When newly elected Democratic State Senator Simcha Felder announced last week that he would align with the Republican Party in the State Senate, it boosted the GOP toward possible majority control even if it does not end up with a majority of members, and prompted cries of disbelief from Democrats.
“Senator-Elect Simcha Felder’s announcement that he plans to caucus with Republicans is both a disgrace and a complete betrayal of his constituents,” Brooklyn Democratic Party chair Frank Seddio told the Daily News.
But Felder had his reasons for switching sides, and a compelling one for many local residents is the state GOP’s past support for expanding tax benefits for private education — including the Jewish religious schools, called yeshivas, that blanket Felder’s newly created Brooklyn district. In this so-called “super Jewish” district, drawn by state Republican leaders to maximize the number of religious conservatives in hopes of picking up a seat, the number of students in private schools is three times higher than the enrollment for public schools.
In 2007, the Republican-led State Senate backed a proposal from then-Governor Eliot Spitzer to provide a tax deduction for up to $1,000 per child for parents paying private school tuition, which would include parents of children attending yeshivas as well as other parochial schools and unaffiliated private schools.
The Spitzer plan was blocked by the Democratic-led state Assembly, under pressure from public school teachers’ unions. Senate leadership also provided crucial early support for a $500-per-child tuition tax credit previously proposed by former Gov. George Pataki, which passed only after the state legislature agreed to make it a child credit available to all tax-filing parents of school age children in the state.
For the many orthodox Jewish families paying to send four, five and more children at a time to religious schools, such breaks add up quickly, since tuition at yeshivas ranges between $4,000 and $30,000 per child a year.
If it weren’t for his negoitation skills, Rabbi Leib Kelman would probably have to close down Bnos Leah Prospect Park Yeshiva. The dean of the Orthodox Jewish girls’ school in Midwood, Brooklyn, says he is “under a tremendous amount of pressure” to pay the bills for his school, whcich is almost entirely funded by parents’ tuition fees. When parents cannot afford to pay, they come to Rabbi Kelman’s office to negotiate the price.
“We tell the parent ‘Pay a lot of money’, and the parent says ‘no, I have six children, I don’t want to pay a lot of money,’ Rabbi Kelman said. “[We ask:] ‘How much money do you have, what do you spend it on?’ – ‘What’s it your business?’ It’s a negotiation. It’s always confrontation.” The school is in chronic debt, he says, even to its own teachers, who already earn significantly less than their colleagues at public schools.
During the Senate campaign this fall both Democrat Felder and his Republican rival, David Storobin, proposed school vouchers, which would go one step further and provide tuition funds directly to parents.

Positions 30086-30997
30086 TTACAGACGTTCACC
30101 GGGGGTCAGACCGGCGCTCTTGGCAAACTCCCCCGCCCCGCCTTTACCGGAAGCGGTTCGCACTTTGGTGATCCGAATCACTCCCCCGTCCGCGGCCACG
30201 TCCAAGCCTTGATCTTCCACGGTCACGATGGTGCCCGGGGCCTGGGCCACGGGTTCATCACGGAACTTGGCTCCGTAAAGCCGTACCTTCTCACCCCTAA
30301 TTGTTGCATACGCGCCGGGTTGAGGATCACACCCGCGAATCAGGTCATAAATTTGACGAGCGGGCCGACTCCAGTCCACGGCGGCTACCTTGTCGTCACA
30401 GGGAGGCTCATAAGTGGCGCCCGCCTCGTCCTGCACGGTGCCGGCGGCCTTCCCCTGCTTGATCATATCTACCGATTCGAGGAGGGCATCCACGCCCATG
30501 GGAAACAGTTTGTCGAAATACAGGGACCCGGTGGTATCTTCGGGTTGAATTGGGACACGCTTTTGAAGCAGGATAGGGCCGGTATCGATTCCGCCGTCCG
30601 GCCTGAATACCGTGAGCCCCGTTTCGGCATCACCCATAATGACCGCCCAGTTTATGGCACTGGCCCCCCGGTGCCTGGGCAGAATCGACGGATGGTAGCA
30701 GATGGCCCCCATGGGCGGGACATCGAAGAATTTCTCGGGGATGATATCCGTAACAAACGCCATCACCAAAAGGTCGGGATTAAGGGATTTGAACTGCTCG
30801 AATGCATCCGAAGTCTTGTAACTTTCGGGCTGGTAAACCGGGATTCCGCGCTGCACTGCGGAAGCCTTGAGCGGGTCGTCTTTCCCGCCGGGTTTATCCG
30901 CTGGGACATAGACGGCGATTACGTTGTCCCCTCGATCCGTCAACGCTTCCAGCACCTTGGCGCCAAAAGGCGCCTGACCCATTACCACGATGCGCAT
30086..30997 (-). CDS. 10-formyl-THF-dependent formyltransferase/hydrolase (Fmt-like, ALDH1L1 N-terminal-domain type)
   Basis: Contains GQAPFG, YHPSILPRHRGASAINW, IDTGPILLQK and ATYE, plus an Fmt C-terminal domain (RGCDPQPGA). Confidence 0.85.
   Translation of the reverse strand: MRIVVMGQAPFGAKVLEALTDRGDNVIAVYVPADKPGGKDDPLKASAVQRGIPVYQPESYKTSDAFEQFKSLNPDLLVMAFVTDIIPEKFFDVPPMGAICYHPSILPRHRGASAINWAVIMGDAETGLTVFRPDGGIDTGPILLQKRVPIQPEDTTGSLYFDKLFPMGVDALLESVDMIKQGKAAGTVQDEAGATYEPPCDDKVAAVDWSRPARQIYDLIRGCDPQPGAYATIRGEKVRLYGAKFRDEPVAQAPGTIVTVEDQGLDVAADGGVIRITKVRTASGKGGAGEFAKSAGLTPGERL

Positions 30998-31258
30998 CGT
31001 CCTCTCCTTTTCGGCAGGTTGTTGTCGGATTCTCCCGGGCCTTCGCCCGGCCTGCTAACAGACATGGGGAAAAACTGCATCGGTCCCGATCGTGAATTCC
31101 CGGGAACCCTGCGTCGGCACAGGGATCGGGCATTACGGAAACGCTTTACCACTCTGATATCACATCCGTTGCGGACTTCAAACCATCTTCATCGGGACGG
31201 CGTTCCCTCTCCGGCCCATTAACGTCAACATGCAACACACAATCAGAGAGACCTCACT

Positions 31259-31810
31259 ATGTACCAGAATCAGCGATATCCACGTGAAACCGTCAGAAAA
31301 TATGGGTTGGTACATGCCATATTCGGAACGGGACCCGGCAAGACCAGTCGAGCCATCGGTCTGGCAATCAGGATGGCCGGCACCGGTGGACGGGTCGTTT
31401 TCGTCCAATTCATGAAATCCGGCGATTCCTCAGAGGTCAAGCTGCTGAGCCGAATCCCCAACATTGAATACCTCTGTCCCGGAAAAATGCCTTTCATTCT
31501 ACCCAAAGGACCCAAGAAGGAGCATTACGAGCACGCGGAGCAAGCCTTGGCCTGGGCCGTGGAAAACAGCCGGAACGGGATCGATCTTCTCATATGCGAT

Rabbi Kelman, not surprisingly, gives vouchers two thumbs up. “That’s long past due,” he said.
Like most yeshivas in the district, his school provides both religious education in Hebrew and secular education that follows the New York State curriculum.
New York State currently permits some public funds to go to parochial schools, for textbooks, transportation, school lunches and some required services, such as taking attendance and administering mandated tests. The rest of the cost, about 90 percent, falls on parents.
“Why isn’t it fair to reimburse us for the secular component?” Rabbi Kelman asked, suggesting that parents’ tuition could be cut to $4,500 down from $9,000 per child. “We save the city’s money.” The city Department of Education allocated $16,541 per pupil in 2009-2010.
Getting a half-price break on tuition bills would make life easier for parents such as Emaniel Dewick, a 29-year-old assistant manager at an import company in Borough Park. He has four children and pays $12,000 for tuition every year. “Compared to our income, this is not really manageable,” he said. Dewick said he is in debt, and “the outlook is bleak.”
Voucher programs are well established in some other cities and states. The longest-running voucher program allows 23,000 students in Milwaukee, Wisconsin, to attend 107 private schools using vouchers, costing the state $6,442 per student annually. More than two-thirds of participating students attend religious parish schools. A study evaluating the Milwaukee voucher program found that voucher schools cost the government $1,000 per student more than public schools.
In New York, Mayor Rudy Giuliani proposed a pilot voucher system in 1999, which was immediately blocked by the School Chancellor and the Board of Education.
Felder kept the voucher cause alive in the City Council, where he served from 2002 to 2010 and sponsored four resolutions in favor of tuition vouchers. None passed. Meanwhile, pressures to win taxpayer support for yeshiva tuition endured.
“I get no benefit for the real estate taxes I pay,” said Robert Tanner, father of four and business owner in Midwood. Tanner has a daughter in 7th grade at Prospect Park Yeshiva. His son is at a boys’ yeshiva, and his two older daughters go to college. In total, he pays $30,000 in tuition fees annually.
Said Tanner, “Instead of buying a fancier car, or maybe going on vacation more often, I’m stuck because I have to pay tuition.”
Additional reporting by Alana Abramson.